Disruptive brands need to devise marketing models that are as innovative and creative as their businesses, according to senior executives working in a range of disruptive companies.
James Kirkham, chief strategy officer at YouTube football channel Copa90, explains that the brand frames its marketing strategy around its original content and self-generated online forums. “So much [of Copa90’s marketing] is built around its own properties, its own content, its own shows,” he says.
“They are flagship pieces – the stuff that an audience can coalesce around and that fans look to find themselves in. They have their own viewerships and they become marketing properties in their own right.”
Eren Ozagir, founder of on-demand healthcare service Push Doctor, states that his marketing strategy is dictated by the need to acquire customers and introduce them to a new type of service. “We have had to be different about the way we market our product because no one did it before,” he claims.
“I know people will think [that] marketing healthcare has been done for years and years – [that’s true] as an insurance product, but not in a fully packaged digital experience.”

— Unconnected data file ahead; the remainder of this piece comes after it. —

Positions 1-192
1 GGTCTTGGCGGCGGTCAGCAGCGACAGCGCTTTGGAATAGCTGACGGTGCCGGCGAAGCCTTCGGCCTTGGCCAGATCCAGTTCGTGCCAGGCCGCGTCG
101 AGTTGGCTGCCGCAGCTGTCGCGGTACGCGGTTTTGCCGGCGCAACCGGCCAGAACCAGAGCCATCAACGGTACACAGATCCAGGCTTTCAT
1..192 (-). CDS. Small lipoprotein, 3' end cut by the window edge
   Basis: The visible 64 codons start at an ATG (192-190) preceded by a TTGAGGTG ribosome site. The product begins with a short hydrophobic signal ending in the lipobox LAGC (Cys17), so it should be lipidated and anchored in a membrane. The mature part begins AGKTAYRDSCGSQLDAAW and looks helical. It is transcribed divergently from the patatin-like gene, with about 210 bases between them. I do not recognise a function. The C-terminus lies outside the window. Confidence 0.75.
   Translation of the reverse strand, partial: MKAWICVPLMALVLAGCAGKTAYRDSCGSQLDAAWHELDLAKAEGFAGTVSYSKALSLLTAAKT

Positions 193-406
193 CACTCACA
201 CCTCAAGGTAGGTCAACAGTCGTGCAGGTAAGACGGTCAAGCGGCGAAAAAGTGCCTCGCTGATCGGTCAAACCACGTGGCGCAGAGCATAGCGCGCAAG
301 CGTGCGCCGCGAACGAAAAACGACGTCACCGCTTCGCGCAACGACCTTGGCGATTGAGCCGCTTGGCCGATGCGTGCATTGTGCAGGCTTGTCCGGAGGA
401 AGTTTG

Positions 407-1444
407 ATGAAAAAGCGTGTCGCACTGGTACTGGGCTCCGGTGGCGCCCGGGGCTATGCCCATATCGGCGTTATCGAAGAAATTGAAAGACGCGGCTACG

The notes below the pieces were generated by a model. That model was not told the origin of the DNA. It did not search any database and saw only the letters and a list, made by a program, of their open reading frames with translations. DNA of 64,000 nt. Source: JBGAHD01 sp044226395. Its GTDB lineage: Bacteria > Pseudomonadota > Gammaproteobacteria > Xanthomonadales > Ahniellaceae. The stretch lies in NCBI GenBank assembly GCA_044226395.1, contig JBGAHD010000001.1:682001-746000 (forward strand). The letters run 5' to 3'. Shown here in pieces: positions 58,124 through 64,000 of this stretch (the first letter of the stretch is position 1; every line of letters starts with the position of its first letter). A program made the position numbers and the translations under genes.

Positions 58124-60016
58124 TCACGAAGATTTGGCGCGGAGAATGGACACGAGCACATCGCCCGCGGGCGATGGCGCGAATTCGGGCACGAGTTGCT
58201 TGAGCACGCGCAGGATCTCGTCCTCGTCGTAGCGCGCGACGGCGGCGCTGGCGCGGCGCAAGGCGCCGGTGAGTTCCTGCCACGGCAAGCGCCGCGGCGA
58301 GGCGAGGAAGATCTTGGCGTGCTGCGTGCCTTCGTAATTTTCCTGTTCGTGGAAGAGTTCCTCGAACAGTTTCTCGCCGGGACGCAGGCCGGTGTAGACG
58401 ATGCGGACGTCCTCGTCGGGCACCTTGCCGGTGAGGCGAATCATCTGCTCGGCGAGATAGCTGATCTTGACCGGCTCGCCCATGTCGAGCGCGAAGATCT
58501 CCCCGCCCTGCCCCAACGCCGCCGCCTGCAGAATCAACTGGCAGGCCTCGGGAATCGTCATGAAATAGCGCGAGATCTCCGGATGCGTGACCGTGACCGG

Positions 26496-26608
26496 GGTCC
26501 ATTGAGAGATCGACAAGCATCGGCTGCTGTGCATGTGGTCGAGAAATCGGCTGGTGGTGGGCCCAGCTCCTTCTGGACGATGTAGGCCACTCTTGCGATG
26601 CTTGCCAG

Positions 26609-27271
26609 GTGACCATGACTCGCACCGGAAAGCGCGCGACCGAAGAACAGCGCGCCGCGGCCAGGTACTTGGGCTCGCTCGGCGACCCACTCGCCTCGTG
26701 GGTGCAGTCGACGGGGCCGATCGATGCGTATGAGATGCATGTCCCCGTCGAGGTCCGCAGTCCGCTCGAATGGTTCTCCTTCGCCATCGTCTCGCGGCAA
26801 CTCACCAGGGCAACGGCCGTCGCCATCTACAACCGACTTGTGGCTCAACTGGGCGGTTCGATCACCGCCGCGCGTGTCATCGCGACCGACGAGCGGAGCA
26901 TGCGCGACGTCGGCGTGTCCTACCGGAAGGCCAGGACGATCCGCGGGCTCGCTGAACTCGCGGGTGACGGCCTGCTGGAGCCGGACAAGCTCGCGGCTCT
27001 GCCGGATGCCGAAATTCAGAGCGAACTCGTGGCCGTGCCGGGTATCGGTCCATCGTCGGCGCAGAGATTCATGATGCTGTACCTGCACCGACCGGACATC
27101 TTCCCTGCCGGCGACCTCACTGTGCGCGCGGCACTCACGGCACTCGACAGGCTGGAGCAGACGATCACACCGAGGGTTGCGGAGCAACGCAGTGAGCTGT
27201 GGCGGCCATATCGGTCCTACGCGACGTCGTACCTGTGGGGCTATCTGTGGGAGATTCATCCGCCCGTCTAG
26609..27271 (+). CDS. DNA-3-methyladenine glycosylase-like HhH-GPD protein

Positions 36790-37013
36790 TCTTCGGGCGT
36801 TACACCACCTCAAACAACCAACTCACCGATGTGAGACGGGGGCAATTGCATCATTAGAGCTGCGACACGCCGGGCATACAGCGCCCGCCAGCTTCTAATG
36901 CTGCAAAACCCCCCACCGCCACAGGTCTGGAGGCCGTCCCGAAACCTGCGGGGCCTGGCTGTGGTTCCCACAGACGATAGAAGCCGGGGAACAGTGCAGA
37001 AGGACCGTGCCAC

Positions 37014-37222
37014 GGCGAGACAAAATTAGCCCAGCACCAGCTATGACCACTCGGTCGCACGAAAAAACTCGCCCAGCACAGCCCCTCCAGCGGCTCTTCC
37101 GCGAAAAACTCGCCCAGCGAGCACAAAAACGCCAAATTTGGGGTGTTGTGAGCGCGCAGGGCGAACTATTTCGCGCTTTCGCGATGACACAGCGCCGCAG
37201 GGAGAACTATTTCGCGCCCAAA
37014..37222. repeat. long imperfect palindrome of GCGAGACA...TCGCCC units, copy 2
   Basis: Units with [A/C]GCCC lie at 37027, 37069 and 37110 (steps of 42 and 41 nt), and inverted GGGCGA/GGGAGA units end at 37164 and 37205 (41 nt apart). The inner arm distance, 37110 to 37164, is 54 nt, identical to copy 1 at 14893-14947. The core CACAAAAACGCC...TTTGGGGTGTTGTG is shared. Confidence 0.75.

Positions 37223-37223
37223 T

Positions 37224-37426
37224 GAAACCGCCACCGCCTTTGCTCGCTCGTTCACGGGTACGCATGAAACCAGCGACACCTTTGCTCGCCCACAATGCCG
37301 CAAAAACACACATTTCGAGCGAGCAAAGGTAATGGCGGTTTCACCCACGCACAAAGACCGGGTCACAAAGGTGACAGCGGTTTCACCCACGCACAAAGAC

Similarly, Unmade co-founder Kirsty Emery notes that the bespoke clothing maker needs an innovative marketing model that can communicate its innovative service offer. This includes educating customers as much as possible about how to buy the brand’s products.
“For us, because the customer is involved in every single area, and their involvement is key to every garment being produced, we have to be able to talk to them and show them how to go along this process,” she says.
“A lot of what we do is visual and dynamic – we make a lot of videos to help our customers through the process so they can see how to use the site, where to click [and] what to do.”
For Stephen Rapoport, founder of subscription coffee service Pact, a relentless focus on performance marketing has been key to growing his business. “If I spend £1,000 on a certain channel, acquiring new customers, I know exactly what the revenue profile of those customers will be over the next four years,” he says.
“That’s incredibly powerful because it means we can make trading decisions almost in real time about where our next marketing pound is spent.”